The Philistines’ treatment of Saul’s body is brutal and humiliating. Displaying his armor in a temple and fastening his body to a wall are acts of triumph and mockery. This not only serves as a physical display of their victory but also as a psychological tactic to intimidate and demoralize the Israelites.

The desecration of Saul’s body also has religious implications.

By placing his armor in the temple of their gods, the Philistines imply the superiority of their deities over the God of Israel. This act of disrespect towards the fallen king and, by extension, towards Israel’s God, sets the stage for future conflicts between the two nations.

Contemporary Philistines

Who are the Philistines today? The Philistines of the Bible are an ancient people, primarily known as the adversaries of the Israelites; their modern descendants are not clearly identified as they were largely assimilated into conquering cultures and thus went extinct.

1 Samuel 31:11-13, The Men of Jabesh-Gilead Recover and Bury Saul’s Body

In contrast to the Philistine’s actions, the final verses of the chapter highlight the bravery and loyalty of the men of Jabesh-Gilead.

But when the inhabitants of Jabesh-gilead heard what the Philistines had done to Saul, all the valiant men arose and went all night and took the body of Saul and the bodies of his sons from the wall of Beth-shan, and they came to Jabesh and burned them there.

1 Samuel 31:11-12, ESV

The men of Jabesh-Gilead show a deep sense of loyalty and gratitude towards Saul. This is likely due to Saul’s earlier rescue of Jabesh-Gilead from the Ammonites, as recorded in 1 Samuel 11.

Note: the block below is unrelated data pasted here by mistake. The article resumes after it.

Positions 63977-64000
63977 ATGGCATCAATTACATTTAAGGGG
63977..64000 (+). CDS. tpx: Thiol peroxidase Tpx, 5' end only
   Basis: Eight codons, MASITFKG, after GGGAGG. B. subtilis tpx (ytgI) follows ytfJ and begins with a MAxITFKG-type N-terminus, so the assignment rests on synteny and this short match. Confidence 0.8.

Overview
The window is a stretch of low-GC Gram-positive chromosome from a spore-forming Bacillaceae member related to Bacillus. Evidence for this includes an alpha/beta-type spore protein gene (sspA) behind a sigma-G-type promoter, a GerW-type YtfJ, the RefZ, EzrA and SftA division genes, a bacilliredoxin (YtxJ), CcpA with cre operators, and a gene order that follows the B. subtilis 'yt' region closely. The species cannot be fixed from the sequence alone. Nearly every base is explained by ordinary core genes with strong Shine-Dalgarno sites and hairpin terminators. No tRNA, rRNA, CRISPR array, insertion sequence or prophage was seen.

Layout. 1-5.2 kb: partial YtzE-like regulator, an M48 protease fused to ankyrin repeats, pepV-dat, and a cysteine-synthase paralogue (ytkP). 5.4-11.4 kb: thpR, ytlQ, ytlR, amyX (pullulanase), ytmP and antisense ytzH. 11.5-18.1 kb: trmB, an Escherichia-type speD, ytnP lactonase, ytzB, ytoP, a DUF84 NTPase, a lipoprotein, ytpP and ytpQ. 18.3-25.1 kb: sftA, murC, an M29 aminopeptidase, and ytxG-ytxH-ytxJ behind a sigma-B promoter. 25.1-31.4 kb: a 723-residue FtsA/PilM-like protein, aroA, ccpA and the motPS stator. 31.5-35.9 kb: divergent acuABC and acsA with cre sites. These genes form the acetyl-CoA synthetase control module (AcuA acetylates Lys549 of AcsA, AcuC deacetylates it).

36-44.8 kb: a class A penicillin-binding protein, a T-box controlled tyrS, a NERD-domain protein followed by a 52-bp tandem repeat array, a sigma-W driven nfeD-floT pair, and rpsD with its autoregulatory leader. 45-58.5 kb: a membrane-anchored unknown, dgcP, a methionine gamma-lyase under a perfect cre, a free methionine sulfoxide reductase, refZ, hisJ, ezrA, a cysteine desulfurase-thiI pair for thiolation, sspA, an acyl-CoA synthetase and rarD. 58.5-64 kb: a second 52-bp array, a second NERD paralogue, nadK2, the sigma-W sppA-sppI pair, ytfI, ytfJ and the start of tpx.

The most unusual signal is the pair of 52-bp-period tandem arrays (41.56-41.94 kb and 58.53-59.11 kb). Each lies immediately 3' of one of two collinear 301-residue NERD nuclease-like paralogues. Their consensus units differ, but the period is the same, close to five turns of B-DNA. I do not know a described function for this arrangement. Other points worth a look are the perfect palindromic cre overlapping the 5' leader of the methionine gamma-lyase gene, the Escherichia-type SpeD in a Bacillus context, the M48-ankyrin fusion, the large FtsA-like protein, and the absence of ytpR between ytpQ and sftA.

Their bold move to retrieve the bodies and give them a proper burial demonstrates respect and honor for Saul and his sons, countering the Philistine’s disrespect.

And they took their bones and buried them under the tamarisk tree in Jabesh and fasted seven days.

1 Samuel 31:13, ESV

Their burial rites, including burning the bodies and burying the bones, were not typical in ancient Israel.

This variation in funeral customs could be a practical response to the condition of the bodies or a regional difference in burial practices. Their actions symbolize a desire to restore dignity to Saul and his sons in death, despite their tragic end.

This respectful burial also provides a moment of closure for Saul’s reign, allowing the narrative to transition to the era of King David.

What is the commentary of 1 Samuel 31:13? The commentary of 1 Samuel 31:13 highlights the respectful actions of the men of Jabesh-Gilead, who bravely retrieved and properly buried the bodies of Saul and his sons, in contrast to the Philistines’ desecration.